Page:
During the high-tech bubble in the late 1990s and early 2000s, the idea of a quick path to an initial public offering became so entrenched that startups began skipping the step of incorporating in their own states and moved directly to a Delaware incorporation to speed up the process of going public. Although the bubble eventually burst, this practice has persisted.
Delaware law affords substantial advantages and is an ideal state of domicile for public companies and late-stage startups planning to go public. Delaware has a well-developed and reasonably consistent body of corporate law with which most business lawyers are familiar. It offers a variety of advantages that tend to shield an entrenched management—such as the ability to dispense with cumulative voting for directors and the ability to stagger the election of directors. For these reasons, it is favored by venture capital investors who typically control their portfolio companies (as well as by public companies whose managements wish to remain in office). It also gives preferred stock investors with voting control of a corporation the unilateral power to merge that entity into another without need for approval of the founders or other early-stage participants who own the common stock. Thus, there is good reason why preferred stock investors will tend to favor Delaware corporations. Before the high-tech bubble, the typical approach was for mature startups to reincorporate in Delaware when they reached the stage at which the advantages of Delaware law made a substantive difference to the company. The question for counsel is whether the early-stage startup phase is the right stage for Delaware incorporation.
Sometimes, founders want to incorporate in Delaware because they believe that the venture capitalists who will be funding the company later will insist on it. Some venture capitalists do, but many do not, and many startups will never seek venture capital funding.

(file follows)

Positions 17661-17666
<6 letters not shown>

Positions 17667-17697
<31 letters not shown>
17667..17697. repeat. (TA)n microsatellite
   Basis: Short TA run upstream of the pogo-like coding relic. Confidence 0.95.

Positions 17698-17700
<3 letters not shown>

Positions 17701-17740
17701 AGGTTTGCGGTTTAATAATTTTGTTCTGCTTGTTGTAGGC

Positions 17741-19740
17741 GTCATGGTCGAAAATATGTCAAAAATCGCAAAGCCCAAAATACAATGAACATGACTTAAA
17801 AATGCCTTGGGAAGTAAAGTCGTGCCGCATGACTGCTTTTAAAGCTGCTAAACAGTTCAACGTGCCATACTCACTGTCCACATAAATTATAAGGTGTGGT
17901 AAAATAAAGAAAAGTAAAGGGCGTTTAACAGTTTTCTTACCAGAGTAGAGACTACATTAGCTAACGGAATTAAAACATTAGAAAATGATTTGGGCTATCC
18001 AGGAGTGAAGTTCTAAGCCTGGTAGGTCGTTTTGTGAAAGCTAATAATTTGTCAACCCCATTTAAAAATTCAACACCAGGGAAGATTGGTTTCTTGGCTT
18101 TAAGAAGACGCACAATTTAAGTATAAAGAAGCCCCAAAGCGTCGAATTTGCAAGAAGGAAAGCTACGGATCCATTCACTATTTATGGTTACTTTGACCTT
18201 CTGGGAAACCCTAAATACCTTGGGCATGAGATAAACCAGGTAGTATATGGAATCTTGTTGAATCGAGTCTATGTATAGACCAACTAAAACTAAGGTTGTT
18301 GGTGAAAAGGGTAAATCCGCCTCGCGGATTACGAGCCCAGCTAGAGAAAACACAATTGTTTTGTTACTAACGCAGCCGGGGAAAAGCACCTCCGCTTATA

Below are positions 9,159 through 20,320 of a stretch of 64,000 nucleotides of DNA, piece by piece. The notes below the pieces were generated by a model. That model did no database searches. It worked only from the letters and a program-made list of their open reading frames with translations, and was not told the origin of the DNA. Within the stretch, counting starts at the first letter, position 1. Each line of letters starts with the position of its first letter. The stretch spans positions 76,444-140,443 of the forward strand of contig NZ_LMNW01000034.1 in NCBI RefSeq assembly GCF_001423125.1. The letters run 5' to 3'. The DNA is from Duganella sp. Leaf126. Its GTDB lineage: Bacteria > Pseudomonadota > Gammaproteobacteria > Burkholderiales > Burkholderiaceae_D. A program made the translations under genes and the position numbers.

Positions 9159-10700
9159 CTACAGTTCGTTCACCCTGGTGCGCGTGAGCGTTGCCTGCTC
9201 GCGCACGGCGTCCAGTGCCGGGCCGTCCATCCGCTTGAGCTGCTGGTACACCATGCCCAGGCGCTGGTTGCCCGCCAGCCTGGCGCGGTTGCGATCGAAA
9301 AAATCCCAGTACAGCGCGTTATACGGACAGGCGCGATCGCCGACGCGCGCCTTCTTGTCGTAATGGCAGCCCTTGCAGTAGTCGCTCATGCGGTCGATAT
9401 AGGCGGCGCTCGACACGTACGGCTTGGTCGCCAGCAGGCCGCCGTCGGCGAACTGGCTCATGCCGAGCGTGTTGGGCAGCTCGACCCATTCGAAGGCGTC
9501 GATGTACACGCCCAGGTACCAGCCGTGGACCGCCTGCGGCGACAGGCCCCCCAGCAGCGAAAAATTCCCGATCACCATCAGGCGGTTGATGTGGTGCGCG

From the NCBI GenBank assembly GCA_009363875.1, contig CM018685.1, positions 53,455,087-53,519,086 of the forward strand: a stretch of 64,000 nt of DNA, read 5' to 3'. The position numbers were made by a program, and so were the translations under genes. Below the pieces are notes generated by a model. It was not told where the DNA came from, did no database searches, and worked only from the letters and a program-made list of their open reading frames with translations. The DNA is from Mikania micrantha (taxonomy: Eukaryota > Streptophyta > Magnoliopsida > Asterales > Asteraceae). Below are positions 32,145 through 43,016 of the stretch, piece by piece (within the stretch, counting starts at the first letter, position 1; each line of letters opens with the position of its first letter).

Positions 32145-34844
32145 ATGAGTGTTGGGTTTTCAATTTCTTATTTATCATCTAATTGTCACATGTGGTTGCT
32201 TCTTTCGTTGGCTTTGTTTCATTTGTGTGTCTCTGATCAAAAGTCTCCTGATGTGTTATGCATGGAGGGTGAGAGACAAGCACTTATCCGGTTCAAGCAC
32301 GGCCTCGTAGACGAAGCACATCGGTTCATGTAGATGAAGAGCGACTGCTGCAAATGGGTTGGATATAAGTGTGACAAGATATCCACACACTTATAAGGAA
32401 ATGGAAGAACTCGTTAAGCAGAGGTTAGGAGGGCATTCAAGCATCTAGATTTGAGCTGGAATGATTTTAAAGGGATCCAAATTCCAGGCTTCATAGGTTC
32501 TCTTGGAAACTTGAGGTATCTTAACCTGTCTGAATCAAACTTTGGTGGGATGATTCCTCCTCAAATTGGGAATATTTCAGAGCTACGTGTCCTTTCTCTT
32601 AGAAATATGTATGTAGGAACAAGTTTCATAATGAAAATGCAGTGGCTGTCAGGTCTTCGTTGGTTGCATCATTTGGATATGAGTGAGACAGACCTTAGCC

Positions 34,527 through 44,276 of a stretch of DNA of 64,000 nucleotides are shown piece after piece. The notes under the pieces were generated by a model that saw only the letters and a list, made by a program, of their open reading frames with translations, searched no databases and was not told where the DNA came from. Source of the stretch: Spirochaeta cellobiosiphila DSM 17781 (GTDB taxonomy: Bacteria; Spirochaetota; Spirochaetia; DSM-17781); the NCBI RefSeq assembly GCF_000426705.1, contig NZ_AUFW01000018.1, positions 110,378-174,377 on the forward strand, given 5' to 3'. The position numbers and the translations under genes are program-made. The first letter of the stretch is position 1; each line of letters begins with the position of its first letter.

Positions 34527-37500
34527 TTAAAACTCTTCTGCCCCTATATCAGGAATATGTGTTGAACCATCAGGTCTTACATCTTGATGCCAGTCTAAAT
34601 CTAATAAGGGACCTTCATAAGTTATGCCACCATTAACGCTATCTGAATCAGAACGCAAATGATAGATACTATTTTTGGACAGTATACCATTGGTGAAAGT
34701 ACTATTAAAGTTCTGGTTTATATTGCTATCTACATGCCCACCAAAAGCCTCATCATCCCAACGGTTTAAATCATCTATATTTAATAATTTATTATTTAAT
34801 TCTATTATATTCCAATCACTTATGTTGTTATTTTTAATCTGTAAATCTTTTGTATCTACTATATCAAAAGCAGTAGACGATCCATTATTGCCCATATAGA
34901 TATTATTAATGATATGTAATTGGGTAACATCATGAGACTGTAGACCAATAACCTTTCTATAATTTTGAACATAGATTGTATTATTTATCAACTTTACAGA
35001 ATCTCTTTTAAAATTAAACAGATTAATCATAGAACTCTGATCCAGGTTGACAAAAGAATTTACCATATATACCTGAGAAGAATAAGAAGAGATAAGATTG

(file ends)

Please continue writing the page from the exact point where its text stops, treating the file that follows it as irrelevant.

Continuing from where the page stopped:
For the typical California-based early-stage startup, Delaware does not offer any practical advantages over a California incorporation. Perhaps the only near-term advantage is that Delaware allows for a single-member board of directors, regardless of the number of shareholders in the company. This can facilitate corporate governance in an early-stage startup. Apart from this, however, a Delaware domicile simply adds administrative burdens for an early-stage startup based in California. These burdens include the difference in the way franchise taxes are handled and the need to qualify as a foreign corporation in California. In general, there is more administrative hassle. The burdens can be dealt with, but the question is whether the burdens are worth the minor advantages, if any, afforded by a Delaware domicile in the early stage.
The major advantage to incorporating in California is simplicity. In an early-stage startup, keeping matters simple is important. It saves expenses, and does not divert company resources toward issues that could be avoided.
The point for counsel is not to avoid Delaware, but rather to consider the issues in light of the client's aims and not to choose Delaware reflexively.